Distinctive new road markings are being rolled out in an attempt to prevent cycling deaths - and video cameras will be watching how people react to them.

The year-long pilot scheme will begin this week at five residential areas around Auckland. Motorists and cyclists will also be under video surveillance for the 12-month period.

If the initiative is as successful as it has been in Australia, the United States and Europe, it will be rolled out nationally in 2015, said Matthew Rednall, Auckland Council's community transport manager.

"At the moment we only have cycling lanes on busy routes and we need a facility that encourages cyclists to be more confident on quieter streets and use them more for family-related activities."


The stencil-style markings - called sharrows - indicate a shared lane environment for cyclists and motorists. They help to position cyclists on the street for better visibility and stay clear of hazards such as car doors, and also to mark routes for cyclists to use.

Cyclist Jane Bishop's death three years ago on Tamaki Drive was blamed by a coroner on factors including her actions and the road layout.

The 27-year-old British nurse hit a car door and was run over by a truck on her way home from work on November 17, 2010. Coroner Gordon Matenga listed the road as well as Ms Bishop's actions and those of the man whose car door she hit as causes.

Recent coronial findings revealed an average of 15 cyclists a year have been killed on New Zealand roads since mid-2007. Victims ranged in age from six to 93.

"This is a cheap and effective way of significantly improving safety on our cycle networks," Rednall said. "The markings are to raise awareness among motorists that cyclists are about and impact on the speeds they are travelling at on residential roads."

The trials are in Belmont, Glendowie, Pt Chevalier, Pt England and Glen Innes. The scheme was welcomed by Cycle Action Auckland chair Barbara Cuthbert, who thought it was a long time coming.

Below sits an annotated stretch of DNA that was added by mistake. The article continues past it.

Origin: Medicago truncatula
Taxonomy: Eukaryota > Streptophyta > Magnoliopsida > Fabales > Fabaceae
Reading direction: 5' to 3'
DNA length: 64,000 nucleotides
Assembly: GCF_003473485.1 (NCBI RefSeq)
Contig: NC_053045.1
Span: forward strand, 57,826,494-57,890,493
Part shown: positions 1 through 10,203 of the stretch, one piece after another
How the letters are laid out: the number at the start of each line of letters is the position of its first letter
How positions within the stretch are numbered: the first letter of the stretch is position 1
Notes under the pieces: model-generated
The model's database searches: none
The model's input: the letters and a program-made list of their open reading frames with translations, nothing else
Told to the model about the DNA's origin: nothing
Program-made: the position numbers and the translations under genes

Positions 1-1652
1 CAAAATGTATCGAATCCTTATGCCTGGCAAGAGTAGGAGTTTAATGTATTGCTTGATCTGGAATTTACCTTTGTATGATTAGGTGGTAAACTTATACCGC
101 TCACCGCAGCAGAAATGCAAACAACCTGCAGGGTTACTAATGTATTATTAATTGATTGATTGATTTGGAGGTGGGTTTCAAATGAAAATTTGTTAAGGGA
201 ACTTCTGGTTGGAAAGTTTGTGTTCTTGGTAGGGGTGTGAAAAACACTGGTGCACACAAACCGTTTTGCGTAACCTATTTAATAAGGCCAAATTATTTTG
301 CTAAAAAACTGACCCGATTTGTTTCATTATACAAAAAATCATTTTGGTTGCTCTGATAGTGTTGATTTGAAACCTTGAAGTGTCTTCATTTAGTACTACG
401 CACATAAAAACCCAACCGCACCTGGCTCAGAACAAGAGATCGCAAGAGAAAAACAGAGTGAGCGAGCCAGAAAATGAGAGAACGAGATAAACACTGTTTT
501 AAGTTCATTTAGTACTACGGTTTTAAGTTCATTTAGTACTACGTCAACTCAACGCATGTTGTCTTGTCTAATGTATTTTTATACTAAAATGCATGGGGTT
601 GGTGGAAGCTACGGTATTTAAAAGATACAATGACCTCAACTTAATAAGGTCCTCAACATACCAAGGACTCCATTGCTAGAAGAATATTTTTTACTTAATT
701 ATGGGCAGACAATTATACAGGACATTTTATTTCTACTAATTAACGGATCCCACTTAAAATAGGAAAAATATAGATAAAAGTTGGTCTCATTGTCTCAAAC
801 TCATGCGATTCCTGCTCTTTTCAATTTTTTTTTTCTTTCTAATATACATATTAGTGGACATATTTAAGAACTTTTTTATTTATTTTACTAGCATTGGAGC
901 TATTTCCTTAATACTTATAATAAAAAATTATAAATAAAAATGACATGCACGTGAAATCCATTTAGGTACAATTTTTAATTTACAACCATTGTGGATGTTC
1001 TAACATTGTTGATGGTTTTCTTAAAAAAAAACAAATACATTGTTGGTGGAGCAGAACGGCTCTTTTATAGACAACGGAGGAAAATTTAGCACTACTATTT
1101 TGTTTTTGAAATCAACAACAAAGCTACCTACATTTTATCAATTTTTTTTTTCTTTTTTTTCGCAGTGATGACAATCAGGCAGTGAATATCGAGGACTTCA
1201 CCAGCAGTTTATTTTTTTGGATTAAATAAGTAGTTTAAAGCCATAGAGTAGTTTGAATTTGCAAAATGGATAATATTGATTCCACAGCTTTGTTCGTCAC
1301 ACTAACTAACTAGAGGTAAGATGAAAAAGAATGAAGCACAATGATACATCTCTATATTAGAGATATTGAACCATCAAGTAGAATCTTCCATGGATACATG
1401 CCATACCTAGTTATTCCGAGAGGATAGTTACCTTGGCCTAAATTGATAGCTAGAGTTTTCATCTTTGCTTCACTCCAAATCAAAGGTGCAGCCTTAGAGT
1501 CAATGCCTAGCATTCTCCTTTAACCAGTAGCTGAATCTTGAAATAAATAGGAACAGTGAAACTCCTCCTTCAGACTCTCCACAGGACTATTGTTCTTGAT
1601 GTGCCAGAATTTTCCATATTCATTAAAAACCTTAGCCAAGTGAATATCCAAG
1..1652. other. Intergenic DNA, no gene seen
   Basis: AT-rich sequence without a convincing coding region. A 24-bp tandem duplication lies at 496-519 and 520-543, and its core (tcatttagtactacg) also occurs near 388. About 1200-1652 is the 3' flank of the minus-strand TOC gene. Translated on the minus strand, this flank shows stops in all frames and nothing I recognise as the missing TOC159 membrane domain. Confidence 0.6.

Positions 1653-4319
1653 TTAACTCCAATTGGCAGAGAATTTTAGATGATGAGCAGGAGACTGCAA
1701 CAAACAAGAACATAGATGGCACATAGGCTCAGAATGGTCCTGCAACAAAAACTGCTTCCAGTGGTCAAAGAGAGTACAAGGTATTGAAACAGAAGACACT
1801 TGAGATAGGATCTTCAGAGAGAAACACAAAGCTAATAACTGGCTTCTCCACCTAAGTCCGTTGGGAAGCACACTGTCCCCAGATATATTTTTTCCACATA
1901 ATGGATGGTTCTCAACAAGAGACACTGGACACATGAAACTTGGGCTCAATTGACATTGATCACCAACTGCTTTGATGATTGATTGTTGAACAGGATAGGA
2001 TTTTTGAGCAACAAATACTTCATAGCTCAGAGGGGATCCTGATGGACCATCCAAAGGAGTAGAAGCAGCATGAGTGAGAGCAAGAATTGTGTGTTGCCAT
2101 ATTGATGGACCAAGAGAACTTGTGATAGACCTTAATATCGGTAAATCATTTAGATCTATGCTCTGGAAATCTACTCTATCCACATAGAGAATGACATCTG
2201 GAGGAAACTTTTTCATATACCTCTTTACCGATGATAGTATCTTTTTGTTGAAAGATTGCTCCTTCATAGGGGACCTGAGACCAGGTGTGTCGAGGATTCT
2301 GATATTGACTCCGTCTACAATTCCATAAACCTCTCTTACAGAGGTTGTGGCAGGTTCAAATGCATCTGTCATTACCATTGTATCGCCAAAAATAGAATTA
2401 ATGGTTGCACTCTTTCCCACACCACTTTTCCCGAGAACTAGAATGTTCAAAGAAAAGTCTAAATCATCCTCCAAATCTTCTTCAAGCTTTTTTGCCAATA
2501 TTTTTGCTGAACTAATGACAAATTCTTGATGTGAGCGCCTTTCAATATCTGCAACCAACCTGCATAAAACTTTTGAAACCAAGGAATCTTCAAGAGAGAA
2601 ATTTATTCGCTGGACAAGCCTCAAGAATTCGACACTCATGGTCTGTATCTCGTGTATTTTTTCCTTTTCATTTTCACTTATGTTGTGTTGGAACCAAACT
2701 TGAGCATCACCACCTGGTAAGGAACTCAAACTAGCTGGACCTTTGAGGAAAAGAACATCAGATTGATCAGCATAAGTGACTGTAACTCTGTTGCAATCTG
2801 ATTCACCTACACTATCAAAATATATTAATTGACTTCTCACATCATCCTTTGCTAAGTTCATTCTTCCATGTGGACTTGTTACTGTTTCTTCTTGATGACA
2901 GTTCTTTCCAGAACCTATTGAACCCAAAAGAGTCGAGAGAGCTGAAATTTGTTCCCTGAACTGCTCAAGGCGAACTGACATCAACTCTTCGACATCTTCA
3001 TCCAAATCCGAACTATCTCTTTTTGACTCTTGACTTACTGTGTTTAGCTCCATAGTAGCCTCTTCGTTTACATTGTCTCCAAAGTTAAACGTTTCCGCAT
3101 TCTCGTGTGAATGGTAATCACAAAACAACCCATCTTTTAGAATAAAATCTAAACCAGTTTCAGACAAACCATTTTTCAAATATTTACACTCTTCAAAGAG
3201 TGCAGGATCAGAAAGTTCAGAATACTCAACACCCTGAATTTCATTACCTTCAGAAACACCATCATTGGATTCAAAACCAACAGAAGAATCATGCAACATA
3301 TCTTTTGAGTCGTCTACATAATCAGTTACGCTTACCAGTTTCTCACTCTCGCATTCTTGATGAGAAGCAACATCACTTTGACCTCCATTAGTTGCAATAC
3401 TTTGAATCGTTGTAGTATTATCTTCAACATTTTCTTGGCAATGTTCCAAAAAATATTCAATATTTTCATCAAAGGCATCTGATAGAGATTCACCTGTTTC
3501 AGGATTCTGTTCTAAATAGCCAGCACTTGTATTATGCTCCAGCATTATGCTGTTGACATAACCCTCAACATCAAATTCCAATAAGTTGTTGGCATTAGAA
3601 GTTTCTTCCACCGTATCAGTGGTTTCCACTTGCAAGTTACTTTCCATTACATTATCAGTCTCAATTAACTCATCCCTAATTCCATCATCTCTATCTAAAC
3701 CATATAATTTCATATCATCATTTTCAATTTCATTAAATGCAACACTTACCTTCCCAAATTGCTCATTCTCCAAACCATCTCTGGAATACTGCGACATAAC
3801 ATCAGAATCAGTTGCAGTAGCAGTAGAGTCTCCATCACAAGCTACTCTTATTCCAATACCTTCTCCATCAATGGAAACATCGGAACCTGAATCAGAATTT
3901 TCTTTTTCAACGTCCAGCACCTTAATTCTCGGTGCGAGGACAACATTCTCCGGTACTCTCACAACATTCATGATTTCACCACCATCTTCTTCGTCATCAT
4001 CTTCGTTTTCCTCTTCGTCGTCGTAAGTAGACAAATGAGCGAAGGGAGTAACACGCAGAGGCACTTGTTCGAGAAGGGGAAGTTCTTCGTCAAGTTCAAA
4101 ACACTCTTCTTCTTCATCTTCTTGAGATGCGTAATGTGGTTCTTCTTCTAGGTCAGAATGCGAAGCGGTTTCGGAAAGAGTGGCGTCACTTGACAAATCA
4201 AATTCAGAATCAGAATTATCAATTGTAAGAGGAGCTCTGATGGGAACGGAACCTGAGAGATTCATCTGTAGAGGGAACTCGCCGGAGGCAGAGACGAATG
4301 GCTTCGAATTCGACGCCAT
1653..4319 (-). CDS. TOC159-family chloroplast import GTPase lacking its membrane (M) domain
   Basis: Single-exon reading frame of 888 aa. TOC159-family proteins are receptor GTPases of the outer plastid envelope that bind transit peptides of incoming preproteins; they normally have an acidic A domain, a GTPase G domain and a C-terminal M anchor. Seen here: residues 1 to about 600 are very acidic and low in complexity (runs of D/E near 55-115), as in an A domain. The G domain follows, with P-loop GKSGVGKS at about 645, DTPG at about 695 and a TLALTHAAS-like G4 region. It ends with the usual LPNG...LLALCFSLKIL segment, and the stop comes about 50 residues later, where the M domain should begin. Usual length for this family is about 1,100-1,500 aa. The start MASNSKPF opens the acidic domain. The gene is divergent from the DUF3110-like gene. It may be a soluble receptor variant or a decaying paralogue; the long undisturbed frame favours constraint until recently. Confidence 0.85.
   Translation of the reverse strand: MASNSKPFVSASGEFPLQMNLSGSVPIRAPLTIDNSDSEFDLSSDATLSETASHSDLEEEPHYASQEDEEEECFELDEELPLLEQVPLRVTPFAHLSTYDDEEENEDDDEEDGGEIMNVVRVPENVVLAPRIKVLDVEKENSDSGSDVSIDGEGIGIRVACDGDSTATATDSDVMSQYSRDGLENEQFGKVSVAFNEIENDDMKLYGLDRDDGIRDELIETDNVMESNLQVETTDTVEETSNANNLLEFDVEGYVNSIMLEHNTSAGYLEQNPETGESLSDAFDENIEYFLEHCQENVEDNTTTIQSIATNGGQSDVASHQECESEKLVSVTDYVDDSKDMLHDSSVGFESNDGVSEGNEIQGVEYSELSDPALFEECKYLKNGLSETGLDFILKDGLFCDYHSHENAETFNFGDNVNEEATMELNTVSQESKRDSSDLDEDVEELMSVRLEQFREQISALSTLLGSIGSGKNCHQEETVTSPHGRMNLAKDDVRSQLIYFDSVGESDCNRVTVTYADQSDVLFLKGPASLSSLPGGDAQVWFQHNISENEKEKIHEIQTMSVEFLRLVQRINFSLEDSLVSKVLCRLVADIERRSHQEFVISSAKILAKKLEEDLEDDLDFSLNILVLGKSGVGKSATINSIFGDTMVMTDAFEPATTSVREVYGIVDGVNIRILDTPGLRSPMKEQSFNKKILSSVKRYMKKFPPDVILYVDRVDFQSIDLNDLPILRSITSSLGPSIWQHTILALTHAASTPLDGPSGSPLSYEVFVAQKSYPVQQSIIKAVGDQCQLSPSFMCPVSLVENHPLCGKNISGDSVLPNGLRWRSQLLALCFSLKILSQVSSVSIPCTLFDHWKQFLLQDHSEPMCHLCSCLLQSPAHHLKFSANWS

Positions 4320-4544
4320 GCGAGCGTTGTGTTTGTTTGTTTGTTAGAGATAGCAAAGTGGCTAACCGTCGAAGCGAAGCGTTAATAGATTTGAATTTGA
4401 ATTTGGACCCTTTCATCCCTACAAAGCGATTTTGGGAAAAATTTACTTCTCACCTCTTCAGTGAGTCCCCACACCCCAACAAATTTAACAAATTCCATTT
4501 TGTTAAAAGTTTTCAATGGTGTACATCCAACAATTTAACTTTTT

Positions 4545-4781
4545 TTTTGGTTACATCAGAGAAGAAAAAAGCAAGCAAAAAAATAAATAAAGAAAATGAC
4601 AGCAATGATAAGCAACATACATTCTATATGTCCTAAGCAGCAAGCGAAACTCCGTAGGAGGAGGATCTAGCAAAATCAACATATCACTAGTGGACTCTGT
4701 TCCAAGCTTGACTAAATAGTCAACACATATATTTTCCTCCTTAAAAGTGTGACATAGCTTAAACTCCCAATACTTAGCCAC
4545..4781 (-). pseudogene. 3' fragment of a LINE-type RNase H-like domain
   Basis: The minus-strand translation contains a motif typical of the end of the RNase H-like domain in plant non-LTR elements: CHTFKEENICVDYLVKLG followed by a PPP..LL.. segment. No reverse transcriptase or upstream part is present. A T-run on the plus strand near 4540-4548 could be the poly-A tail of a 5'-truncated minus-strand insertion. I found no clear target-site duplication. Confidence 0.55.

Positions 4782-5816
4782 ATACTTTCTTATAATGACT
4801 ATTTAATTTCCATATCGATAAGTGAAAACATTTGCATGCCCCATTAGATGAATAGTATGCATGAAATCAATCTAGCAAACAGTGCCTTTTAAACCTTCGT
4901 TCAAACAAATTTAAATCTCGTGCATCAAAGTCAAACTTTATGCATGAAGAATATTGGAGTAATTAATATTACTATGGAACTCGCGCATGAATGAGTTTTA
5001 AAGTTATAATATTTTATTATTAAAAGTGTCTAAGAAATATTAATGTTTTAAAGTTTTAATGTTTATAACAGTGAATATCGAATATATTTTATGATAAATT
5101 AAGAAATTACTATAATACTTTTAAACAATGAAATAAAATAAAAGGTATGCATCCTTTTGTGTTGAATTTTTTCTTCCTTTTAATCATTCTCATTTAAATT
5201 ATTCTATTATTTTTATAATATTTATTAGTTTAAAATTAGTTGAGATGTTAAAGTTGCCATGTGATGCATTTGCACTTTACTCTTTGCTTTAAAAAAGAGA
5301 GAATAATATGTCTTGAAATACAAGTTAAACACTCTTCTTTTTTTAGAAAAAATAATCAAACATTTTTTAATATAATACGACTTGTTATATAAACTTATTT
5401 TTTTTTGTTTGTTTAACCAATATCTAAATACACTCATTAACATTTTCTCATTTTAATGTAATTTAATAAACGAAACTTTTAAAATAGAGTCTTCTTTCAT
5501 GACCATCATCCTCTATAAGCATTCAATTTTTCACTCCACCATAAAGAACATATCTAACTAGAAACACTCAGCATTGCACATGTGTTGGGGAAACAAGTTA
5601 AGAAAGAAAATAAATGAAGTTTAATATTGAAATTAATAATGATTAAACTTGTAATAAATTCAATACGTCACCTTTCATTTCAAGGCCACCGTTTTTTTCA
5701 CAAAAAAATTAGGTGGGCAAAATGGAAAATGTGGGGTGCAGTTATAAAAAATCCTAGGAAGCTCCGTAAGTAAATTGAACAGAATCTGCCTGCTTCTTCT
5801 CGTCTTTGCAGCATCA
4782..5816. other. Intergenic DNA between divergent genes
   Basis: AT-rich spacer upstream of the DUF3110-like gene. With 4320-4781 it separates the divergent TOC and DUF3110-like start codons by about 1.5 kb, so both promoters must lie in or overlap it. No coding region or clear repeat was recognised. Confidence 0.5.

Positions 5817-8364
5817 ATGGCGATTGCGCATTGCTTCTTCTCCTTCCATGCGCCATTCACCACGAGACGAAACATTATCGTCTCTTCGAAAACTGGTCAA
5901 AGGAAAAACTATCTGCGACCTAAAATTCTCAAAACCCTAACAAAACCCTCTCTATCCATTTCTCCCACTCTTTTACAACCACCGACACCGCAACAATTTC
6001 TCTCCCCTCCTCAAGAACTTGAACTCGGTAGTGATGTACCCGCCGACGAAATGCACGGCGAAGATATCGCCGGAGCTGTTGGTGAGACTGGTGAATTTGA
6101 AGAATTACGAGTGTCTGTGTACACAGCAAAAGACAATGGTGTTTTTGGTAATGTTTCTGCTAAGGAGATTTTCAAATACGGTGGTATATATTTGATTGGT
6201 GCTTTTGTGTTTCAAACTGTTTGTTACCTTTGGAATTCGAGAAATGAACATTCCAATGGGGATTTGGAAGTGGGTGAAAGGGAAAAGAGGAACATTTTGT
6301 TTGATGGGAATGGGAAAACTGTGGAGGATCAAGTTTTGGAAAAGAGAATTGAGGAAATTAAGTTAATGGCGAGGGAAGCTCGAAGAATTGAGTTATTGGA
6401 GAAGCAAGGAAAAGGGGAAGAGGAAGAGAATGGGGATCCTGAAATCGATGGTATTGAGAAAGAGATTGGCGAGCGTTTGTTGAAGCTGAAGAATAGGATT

"I first saw this in action three years ago in Australia and immediately pushed for it to be introduced in New Zealand," Cuthbert said. "A lot of people are frightened to ride residential streets because of the speed of motorists. It will also encourage more kids to ride to school.

"This is Auckland playing catch-up with the rest of the world."


Motoring advocacy group Dog and Lemon, however, believed the project would not be effective and also had issues with drivers being filmed over such a long period.

"Cyclists and cars are simply incompatible and we should be looking at what goes on in cities like Amsterdam in Holland where vehicles and cycles are separated, instead of wasting money on this," said spokesman Clive Matthew-Wilson.

"Motorists are also already offended at the amount they are being videoed by authorities, even when they have nothing to hide."

Jena Western likes to ride locally with daughter Elliot-Rose. Photo / Doug Sherring
Jena Western likes to ride locally with daughter Elliot-Rose. Photo / Doug Sherring

Sharing roads the way to go

Jena Western believes new road markings will make her neighbourhood safer for cyclists and families.

The mum-of-one likes to take spin around the streets of Belmont on Auckland's North Shore with husband Ben and their daughter Elliot-Rose, 2.

She has already had a few close shaves with cars and worries about speeding motorists on residential roads.

"We have had Elliot-Rose out on our bikes in a carrier since she was eight months but we stick to shared paths," she said.

"These markings would make motorists a lot more aware we are around."

Western believed the scheme would encourage communities to see cycling not just as a form of exercise but as practical everyday transport.

"It would be great seeing more people using cycles to go to the shops and for kids to get to school on. The more of a culture of sharing the roads we have, the better it will be for all of us."